©2020 Bloomberg L.P.

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Ranchman's seized memorabilia returning to owners | CTV News – CTV Toronto



The saddles seized by the bank from Ranchman’s closure will find their way back to their rightful owners.

That was the message delivered Friday by realtor Rob Campbell, who is looking for a tenant for Ranchman’s, the iconic Calgary cookhouse on Macleod Trail that shut its doors for good last Saturday.

Last Sunday, Campbell revealed, in an interview with CTV News, that all of the memorabilia inside the club, which belonged to several generations of cowboys, had been seized by the bailiff, despite the fact that all of it was on loan from members of the western rodeo community. Many of those individual were crowned champions and allowed their personal treasures to be put on display inside the bar in exchange for a tab and priority entrance.

“When they called the note, they send in a bailiff and the bailiff comes through and basically puts everything on a list,” said Campbell. “We gave them a list of things we thought would be excluded, but until they got proper backup, legal documentation, everything was seized.”

That meant a treasure trove of rodeo paraphaenalia was taken from the restaurant, he said.

“There’s saddles, there’s buckles, spurs,” he said. “Outfits from rodeo princesses. There’s bronzes.

“All kinds of different things,” he added, “That comprise a mini-museum of rodeo history – and we were lucky to have that (on display in Ranchman’s) for the last 45 years.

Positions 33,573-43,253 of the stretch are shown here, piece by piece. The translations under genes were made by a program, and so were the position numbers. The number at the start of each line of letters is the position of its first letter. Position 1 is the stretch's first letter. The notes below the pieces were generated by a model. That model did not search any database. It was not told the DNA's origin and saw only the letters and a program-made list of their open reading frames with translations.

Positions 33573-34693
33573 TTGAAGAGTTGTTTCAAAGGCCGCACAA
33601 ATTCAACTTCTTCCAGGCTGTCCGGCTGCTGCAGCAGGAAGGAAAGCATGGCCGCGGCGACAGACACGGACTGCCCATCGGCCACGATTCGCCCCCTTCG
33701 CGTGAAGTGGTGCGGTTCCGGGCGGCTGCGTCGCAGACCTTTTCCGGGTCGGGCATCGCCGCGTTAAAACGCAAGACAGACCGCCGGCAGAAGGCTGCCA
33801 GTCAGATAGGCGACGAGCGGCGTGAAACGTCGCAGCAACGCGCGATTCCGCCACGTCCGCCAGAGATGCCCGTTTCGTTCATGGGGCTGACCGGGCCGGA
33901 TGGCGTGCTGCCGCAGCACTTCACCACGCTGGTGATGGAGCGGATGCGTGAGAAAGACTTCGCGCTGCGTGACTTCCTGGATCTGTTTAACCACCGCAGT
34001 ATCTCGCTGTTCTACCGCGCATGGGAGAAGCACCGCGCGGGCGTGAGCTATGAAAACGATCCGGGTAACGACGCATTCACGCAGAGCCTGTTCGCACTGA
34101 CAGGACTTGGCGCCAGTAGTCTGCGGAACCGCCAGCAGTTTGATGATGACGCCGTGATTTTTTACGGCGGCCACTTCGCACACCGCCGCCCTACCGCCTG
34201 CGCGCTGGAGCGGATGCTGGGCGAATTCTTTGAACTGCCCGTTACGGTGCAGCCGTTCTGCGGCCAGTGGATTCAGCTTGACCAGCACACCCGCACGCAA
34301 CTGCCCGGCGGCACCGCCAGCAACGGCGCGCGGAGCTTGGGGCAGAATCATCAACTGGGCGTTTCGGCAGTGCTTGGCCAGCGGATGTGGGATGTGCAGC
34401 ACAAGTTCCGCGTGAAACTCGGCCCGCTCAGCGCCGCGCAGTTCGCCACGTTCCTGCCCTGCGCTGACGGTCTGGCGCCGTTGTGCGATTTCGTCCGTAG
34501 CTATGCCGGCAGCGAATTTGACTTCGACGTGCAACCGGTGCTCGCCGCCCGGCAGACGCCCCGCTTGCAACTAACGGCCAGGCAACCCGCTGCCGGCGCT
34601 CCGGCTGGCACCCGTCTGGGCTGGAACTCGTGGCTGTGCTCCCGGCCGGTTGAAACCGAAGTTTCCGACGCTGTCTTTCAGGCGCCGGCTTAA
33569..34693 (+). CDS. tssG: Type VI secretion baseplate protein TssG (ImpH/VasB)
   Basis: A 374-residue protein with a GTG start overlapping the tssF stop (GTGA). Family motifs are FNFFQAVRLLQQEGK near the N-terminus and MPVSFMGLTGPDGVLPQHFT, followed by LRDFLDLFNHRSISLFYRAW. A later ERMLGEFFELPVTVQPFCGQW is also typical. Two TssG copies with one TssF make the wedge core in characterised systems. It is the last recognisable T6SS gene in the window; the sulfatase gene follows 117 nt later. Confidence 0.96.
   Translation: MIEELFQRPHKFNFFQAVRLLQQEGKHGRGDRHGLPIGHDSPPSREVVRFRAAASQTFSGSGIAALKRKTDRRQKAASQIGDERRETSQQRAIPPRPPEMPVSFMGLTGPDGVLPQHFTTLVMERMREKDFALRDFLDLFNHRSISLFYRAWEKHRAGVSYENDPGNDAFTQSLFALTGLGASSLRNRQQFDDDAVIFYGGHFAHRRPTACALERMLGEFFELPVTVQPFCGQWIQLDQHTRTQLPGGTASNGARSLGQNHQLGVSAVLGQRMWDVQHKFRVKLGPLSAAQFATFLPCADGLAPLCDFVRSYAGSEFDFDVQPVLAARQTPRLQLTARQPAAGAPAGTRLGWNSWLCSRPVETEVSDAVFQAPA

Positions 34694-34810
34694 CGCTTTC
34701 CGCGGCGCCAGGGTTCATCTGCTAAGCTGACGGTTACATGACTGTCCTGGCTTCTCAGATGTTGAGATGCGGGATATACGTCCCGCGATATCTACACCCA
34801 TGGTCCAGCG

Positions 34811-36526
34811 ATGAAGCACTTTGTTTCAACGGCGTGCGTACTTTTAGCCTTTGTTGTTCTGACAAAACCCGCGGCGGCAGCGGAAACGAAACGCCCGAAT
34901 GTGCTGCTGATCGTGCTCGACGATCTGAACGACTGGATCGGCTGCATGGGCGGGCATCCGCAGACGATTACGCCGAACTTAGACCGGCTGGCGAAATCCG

“People entrusted these things to us,” he said, “And we felt it was incumbent on us to make sure they got it back.”

The effort was greatly aided by Kahane Law, Campbell said, which lent its legal expertise to the effort, and to the Bank of Montreal, which was willing to hand back the seized saddles.


The heroes, Campbell added, included a former employee named Wendy Daniels, who worked at Ranchman’s for 38 years, and was the person who managed all of the rodeo memorabilia and bar tabs.

She was no longer employed by Ranchman’s at the time the bank foreclosed on the property, Campbell said, but then she heard about the saddle seizure.

“(She) called right away,” Campbell said, “And said, ‘Look, I was a part of bringing these things in and I’ve got to be a part of getting them back to folks.'”


Daniels, Campbell added, has been downstairs in the club – all the saddles are still inside – tracking down family members and letting them know their stuff is safe, and that it will be returned to them.

“She deserves a ton of credit,” Campbell said.

The irony of the saddle seizure, Campbell added, is that all that old western leather isn’t really worth anything – except to the families whose loved ones sweated and strained and sometimes got clobbered over – for years.


“It’s not worth anything if you were to take it to auction,” he said. “You might find a collector who wants to pick up a piece here and there, but it’s not worth a lot of money.

“It’s worth everything,” he added, “To cowboys and cowgirls that earned it.”

Rob Campbell

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Ring’s Traffic Stop feature is about bringing more accountability to policing – The Verge



On Thursday, Ring, the home security subsidiary of Amazon, released a new dashcam embedded with a novel feature called “Traffic Stop” that could help bring more accountability to policing. That could be a powerful thing, especially as tens of millions of people have poured onto the streets in cities across the country to demonstrate against systemic racism, white supremacy, and police brutality. It could also be a privacy nightmare.

The Ring Car Cam, which will cost $199, has two cameras: one pointed out the front windshield and one that points toward the car’s interior. The camera can send alerts whenever an event such as a break-in, towing, or accident is detected, and owners can tap into the cameras’ feeds to see what’s happening. The Car Cam relies on either Wi-Fi or LTE for connectivity.